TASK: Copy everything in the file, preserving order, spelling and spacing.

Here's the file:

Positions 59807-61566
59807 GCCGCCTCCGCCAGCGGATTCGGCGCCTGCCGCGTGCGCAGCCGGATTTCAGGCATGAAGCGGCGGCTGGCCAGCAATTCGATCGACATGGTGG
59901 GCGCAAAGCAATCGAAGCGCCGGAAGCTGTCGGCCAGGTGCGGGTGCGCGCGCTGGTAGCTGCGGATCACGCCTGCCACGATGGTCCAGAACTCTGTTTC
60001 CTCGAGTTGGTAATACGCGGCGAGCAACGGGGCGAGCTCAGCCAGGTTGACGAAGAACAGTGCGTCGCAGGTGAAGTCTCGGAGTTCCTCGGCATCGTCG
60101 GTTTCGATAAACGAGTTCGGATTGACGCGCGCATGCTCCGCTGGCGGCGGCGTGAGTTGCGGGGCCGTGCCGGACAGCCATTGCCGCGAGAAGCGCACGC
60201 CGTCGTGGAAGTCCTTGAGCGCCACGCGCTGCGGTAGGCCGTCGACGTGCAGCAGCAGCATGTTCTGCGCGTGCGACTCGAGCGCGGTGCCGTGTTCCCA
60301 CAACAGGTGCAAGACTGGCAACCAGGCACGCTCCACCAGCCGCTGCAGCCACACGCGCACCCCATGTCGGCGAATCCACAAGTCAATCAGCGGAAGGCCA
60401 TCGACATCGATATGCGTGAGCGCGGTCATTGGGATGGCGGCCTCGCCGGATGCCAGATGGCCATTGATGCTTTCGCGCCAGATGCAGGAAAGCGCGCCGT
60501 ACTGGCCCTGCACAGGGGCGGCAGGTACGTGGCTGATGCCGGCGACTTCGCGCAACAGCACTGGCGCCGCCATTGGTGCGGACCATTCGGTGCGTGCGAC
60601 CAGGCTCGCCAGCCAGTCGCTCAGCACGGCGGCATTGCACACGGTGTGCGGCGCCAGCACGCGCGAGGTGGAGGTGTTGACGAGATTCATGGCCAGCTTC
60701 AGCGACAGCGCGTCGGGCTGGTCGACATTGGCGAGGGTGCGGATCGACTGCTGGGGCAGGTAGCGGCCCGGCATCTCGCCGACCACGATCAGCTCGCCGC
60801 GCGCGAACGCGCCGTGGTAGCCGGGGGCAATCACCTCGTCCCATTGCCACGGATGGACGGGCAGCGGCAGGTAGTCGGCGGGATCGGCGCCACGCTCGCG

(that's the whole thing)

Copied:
Positions 59807-61566
59807 GCCGCCTCCGCCAGCGGATTCGGCGCCTGCCGCGTGCGCAGCCGGATTTCAGGCATGAAGCGGCGGCTGGCCAGCAATTCGATCGACATGGTGG
59901 GCGCAAAGCAATCGAAGCGCCGGAAGCTGTCGGCCAGGTGCGGGTGCGCGCGCTGGTAGCTGCGGATCACGCCTGCCACGATGGTCCAGAACTCTGTTTC
60001 CTCGAGTTGGTAATACGCGGCGAGCAACGGGGCGAGCTCAGCCAGGTTGACGAAGAACAGTGCGTCGCAGGTGAAGTCTCGGAGTTCCTCGGCATCGTCG
60101 GTTTCGATAAACGAGTTCGGATTGACGCGCGCATGCTCCGCTGGCGGCGGCGTGAGTTGCGGGGCCGTGCCGGACAGCCATTGCCGCGAGAAGCGCACGC
60201 CGTCGTGGAAGTCCTTGAGCGCCACGCGCTGCGGTAGGCCGTCGACGTGCAGCAGCAGCATGTTCTGCGCGTGCGACTCGAGCGCGGTGCCGTGTTCCCA
60301 CAACAGGTGCAAGACTGGCAACCAGGCACGCTCCACCAGCCGCTGCAGCCACACGCGCACCCCATGTCGGCGAATCCACAAGTCAATCAGCGGAAGGCCA
60401 TCGACATCGATATGCGTGAGCGCGGTCATTGGGATGGCGGCCTCGCCGGATGCCAGATGGCCATTGATGCTTTCGCGCCAGATGCAGGAAAGCGCGCCGT
60501 ACTGGCCCTGCACAGGGGCGGCAGGTACGTGGCTGATGCCGGCGACTTCGCGCAACAGCACTGGCGCCGCCATTGGTGCGGACCATTCGGTGCGTGCGAC
60601 CAGGCTCGCCAGCCAGTCGCTCAGCACGGCGGCATTGCACACGGTGTGCGGCGCCAGCACGCGCGAGGTGGAGGTGTTGACGAGATTCATGGCCAGCTTC
60701 AGCGACAGCGCGTCGGGCTGGTCGACATTGGCGAGGGTGCGGATCGACTGCTGGGGCAGGTAGCGGCCCGGCATCTCGCCGACCACGATCAGCTCGCCGC
60801 GCGCGAACGCGCCGTGGTAGCCGGGGGCAATCACCTCGTCCCATTGCCACGGATGGACGGGCAGCGGCAGGTAGTCGGCGGGATCGGCGCCACGCTCGCG